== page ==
(2310.) C - Fraseri, Torr. Pacif. R. Rep., IV., 147.
Very abundant in all rich soils, and even in cultivated fields and meadows, throughout the southern part of Vancouver Island. It becomes less common as the oak disappears, but at Qualicum and Alberni it is still in profusion in open spots. (Macoun. Fletcher. Dawson.) North West America. (Hooker, Fl.) By following the plough in the autumn, when the stubble is being turned over, many fine bulbs can be collected. It is not so much eaten now as formerly, as the Indians have better food since the advent of the whites.
(2312.) C - Leichtlinii, Watson. Proced. Am. Acad.Vol. XII., 376, C. esculenta, var. Leichtlinii, Baker. Bot. Mag., t. 6287. C. esculenta, var ß. floribus albus, Hook., Fl. II., 186 Chlorogalum Leichtlinii, Baker, Gard. Chron., 689,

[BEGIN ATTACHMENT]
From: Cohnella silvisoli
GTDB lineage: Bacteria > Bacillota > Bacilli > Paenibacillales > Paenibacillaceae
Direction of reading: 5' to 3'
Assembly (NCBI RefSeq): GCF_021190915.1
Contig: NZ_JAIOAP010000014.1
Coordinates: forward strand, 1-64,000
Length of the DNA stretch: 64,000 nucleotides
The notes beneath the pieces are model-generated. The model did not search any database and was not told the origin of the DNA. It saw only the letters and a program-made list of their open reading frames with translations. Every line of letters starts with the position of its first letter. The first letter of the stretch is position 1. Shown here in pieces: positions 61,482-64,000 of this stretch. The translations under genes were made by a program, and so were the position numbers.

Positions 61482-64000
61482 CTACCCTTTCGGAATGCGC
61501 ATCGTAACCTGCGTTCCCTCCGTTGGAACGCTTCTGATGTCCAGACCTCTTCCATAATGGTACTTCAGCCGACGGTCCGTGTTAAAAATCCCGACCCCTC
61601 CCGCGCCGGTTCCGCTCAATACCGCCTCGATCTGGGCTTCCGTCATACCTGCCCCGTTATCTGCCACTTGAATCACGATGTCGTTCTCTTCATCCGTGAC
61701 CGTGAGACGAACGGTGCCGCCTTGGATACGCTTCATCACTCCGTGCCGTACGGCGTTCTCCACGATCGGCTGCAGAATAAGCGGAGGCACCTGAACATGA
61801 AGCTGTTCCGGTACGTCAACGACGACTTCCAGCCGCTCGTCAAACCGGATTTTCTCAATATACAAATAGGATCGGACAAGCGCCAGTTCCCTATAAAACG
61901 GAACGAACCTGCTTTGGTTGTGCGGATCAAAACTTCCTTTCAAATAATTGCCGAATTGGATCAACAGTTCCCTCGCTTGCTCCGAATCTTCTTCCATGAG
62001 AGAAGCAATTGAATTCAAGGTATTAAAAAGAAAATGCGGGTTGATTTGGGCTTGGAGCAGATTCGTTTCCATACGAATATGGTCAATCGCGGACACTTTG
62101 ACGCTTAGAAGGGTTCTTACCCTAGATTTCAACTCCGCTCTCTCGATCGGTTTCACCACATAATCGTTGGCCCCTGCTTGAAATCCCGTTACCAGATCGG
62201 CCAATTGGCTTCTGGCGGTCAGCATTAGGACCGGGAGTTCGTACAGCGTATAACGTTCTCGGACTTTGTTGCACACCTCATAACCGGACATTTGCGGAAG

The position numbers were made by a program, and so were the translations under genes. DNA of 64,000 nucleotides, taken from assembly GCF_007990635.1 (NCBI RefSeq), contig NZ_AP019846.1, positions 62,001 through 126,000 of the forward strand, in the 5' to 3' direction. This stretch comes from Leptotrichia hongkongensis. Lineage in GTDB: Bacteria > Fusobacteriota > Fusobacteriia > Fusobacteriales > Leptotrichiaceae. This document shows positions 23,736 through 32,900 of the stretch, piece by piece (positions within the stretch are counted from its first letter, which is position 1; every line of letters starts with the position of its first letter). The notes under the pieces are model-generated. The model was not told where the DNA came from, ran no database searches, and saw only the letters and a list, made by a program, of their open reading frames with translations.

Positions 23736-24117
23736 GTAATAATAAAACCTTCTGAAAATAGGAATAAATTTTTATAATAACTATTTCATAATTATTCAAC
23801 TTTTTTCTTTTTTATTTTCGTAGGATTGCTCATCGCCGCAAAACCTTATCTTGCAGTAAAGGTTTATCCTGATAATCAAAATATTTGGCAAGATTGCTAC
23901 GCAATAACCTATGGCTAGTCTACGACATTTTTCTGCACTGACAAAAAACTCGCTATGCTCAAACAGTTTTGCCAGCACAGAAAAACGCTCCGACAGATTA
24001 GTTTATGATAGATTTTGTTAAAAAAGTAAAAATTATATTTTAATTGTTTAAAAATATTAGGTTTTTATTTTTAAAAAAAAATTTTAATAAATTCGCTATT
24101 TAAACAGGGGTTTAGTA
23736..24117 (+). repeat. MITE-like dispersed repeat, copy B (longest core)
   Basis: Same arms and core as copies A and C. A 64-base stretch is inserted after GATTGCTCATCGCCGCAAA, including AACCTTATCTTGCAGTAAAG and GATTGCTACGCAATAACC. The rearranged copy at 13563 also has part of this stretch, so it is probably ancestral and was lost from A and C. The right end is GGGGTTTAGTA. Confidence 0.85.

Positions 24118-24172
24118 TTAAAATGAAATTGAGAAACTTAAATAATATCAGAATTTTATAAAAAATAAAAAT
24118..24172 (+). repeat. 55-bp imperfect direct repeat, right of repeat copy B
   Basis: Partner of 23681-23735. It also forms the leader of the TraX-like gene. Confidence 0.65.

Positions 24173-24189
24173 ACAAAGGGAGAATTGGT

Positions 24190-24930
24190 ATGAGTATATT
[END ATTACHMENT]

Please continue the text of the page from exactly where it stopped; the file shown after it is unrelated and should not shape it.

(1874.) Occasionally met with, growing in company with the preceding species. On King's Farm, at Cedar Hill, near Victoria, Vancouver Island. (Macoun.) Vicinity of Victoria, 1884. (Fletcher. Hill.) The specimens referred here are exactly like those of Suksdorf, upon which the species was founded by Watson. We have both white and blue flowered specimens.